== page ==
Powder 8s: Defining Moments at Silverton Mountain

The rugged Colorado mountain celebrates 15 years, Porta Potties and all

Sven Brunso takes advantage of Silverton’s 400-plus inches a year. PHOTO: Liam Doran

They did it. The zany, backcountry “ski area” serviced by old GMCs, a hand-dug lift and die-hard ski bums, turns 15 years old this season. Nestled in the tall cathedrals of southwestern Colorado’s San Juan Mountains, Silverton Mountain boasts the highest summit among Colorado ski areas. Topping out at 13,487 feet, this remote ski spot—sans flush toilets or a concrete base lodge—was built on a foundation of mining claims and a ski bum’s wildest dream. In ode to one the most unique, most kick-ass ski spots in Colorado, we’ve come up with a list of the mountains’ most defining moments.

Pep Fujas drops into Silverton's steeps. PHOTO: Courtesy of Silverton Mountain
Pep Fujas drops into Silverton’s steeps. PHOTO: Courtesy of Silverton Mountain

1. First Moves, 1999

The dawn of Silverton Mountain began in a van accompanied by two dogs and a crazy dream. Without running water or internet, owner Aaron Brill used pay phones and public library computers to acquire the mining claims for what is now Silverton Mountain.

2. First Chairlift, 2000

Giving Mammoth’s old Chair 15 a second life, Brill and his wife, Jen, bought the lift as their double-seater backbone, which now provides access to 1,819 acres of unmanicured terrain. “Installing the chairlift was a herculean feat. We didn’t have a road, we had to hike up the mountain everyday and dig the holes for the lift towers,” says Brill, adding the terminal for the top of the chairlift was a hand-dug, swimming pool-size hole.

3. The Steep Van, 2003

Ripping the back roads of the basin to scoop up out-of-breath skiers from the road and return them to the base, Silverton’s staple ‘Steep Van’ (GMC Step Van) and retired UPS trucks were gifts from the old Tamarron resort in Durango. From then on, skiers no longer had to thumb it for a ride back to camp.

Skiers at the infamous Demo Bus, aka gear storage at Silverton. PHOTO: Greg Von Doersten
Skiers at the infamous Demo Bus, aka gear storage at Silverton.
PHOTO: Greg Von Doersten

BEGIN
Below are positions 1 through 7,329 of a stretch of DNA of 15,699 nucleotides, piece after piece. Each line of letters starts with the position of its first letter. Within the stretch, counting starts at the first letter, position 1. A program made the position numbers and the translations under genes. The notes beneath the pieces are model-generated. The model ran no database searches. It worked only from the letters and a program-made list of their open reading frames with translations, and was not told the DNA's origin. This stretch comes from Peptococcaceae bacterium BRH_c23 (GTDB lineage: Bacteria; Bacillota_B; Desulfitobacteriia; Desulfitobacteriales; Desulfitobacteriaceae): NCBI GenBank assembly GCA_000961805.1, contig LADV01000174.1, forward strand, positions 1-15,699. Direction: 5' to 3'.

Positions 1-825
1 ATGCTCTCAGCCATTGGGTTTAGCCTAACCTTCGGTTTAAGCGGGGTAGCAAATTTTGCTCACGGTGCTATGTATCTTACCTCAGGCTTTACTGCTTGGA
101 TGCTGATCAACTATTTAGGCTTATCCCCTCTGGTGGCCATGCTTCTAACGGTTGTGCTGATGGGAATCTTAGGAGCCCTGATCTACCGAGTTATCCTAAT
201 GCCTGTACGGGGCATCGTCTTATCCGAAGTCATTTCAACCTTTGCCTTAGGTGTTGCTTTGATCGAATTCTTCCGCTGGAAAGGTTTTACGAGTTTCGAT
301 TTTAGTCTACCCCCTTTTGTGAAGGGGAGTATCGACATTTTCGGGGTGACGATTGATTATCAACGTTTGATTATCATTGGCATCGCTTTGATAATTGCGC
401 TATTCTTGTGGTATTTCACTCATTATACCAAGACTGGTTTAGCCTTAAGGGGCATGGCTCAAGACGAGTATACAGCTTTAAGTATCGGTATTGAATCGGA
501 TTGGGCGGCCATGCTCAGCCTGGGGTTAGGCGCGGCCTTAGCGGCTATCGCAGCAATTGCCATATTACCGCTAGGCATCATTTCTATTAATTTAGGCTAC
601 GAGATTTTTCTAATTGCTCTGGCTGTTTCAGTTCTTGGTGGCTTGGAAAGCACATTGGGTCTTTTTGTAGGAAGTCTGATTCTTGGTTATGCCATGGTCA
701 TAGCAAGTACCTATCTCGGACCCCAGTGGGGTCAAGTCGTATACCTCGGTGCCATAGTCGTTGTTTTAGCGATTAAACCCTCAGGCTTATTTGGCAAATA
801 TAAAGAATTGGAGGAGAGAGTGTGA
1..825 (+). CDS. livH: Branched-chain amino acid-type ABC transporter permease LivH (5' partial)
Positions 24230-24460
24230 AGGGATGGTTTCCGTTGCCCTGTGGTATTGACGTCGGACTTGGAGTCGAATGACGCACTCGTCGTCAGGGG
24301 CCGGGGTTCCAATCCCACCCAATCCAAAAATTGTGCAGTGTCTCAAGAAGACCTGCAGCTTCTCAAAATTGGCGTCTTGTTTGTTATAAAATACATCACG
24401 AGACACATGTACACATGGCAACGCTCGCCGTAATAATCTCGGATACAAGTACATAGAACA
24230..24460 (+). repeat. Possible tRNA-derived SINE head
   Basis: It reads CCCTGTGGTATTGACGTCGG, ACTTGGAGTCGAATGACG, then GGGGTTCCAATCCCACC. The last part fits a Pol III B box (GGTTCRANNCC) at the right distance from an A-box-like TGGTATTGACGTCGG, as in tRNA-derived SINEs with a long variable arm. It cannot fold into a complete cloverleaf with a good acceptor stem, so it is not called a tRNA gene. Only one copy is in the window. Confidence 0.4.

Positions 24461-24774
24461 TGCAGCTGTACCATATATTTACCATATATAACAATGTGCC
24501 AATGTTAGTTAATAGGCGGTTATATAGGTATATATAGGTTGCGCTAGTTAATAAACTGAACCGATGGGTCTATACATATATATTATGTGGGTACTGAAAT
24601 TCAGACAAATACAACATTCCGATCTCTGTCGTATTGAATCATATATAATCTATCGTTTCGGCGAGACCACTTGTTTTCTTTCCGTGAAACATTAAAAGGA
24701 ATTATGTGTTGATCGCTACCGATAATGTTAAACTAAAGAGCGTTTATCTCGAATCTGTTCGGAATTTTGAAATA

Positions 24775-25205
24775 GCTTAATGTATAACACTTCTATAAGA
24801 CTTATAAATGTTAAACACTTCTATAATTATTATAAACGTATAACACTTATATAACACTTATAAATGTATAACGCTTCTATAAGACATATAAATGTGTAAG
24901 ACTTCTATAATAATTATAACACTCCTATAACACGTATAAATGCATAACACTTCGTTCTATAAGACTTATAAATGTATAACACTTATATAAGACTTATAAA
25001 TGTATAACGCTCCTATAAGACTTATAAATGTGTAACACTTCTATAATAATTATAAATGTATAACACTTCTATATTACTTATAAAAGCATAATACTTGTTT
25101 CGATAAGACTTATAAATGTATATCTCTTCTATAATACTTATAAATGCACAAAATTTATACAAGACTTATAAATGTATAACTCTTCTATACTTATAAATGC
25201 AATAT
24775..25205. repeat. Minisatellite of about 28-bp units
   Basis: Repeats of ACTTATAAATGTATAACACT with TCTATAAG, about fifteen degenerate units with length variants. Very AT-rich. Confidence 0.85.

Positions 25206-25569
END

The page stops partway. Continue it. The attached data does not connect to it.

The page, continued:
4. First Heli, 2006

In classic Silverton fashion, the first helicopter the Brills obtained was a three-seater bird from the 1950s. “You could cram in two people, a guide, and one skier next to the pilot,” says Brill. While the retired Korean War helicopter served Silverton well, it was only in service for two years. In 2010, Silverton welcomed 20,000 acres of heli terrain and a new helicopter to service the basin.

5. Project X, 2009

Take Silverton’s aesthetics and Red Bull’s budget, and you’ll find Shaun White’s secret halfpipe. Blasting the basin’s couloirs for snow, Silverton paired with the energy-drink giant to create the first and only Superpipe made of all natural snow, of which Silverton sees an average of 400 inches each year.

Shaun White checking out the breathtaking location (literally, Silverton is the highest ski area in Colorad) for his all natural halfpipe. PHOTO: Red Bull
Shaun White checking out the location for his all natural halfpipe. PHOTO: Red Bull

6. Red Bull Cold Rush, 2011 and 2012

Welcoming the best freeskiers in the world, Silverton hosted freeskiing’s favorite hybrid event, the Red Bull Cold Rush for two years. The Cold Rush included mangled lines through the Grande couloirs, along with a slopestyle course on Mandatory Air.

7. Base Renovation, 2014

Replacing the assorted donated couches and ripping up the 10-year-old, beer-soaked carpet from the base tent marked a significant coming-of-age for Silverton. “You could grow mushrooms on that carpet in the summertime,” jokes Brill. “That was a defining moment for us.”

8. 15th Anniversary, 2016-2017

Looking for a way to celebrate? How about a naked run down the mountain’s infamous Tea Bag Squeezer? Look for more on that (or avert your eyes, if you must) in the September issue of POWDER’s 45th volume.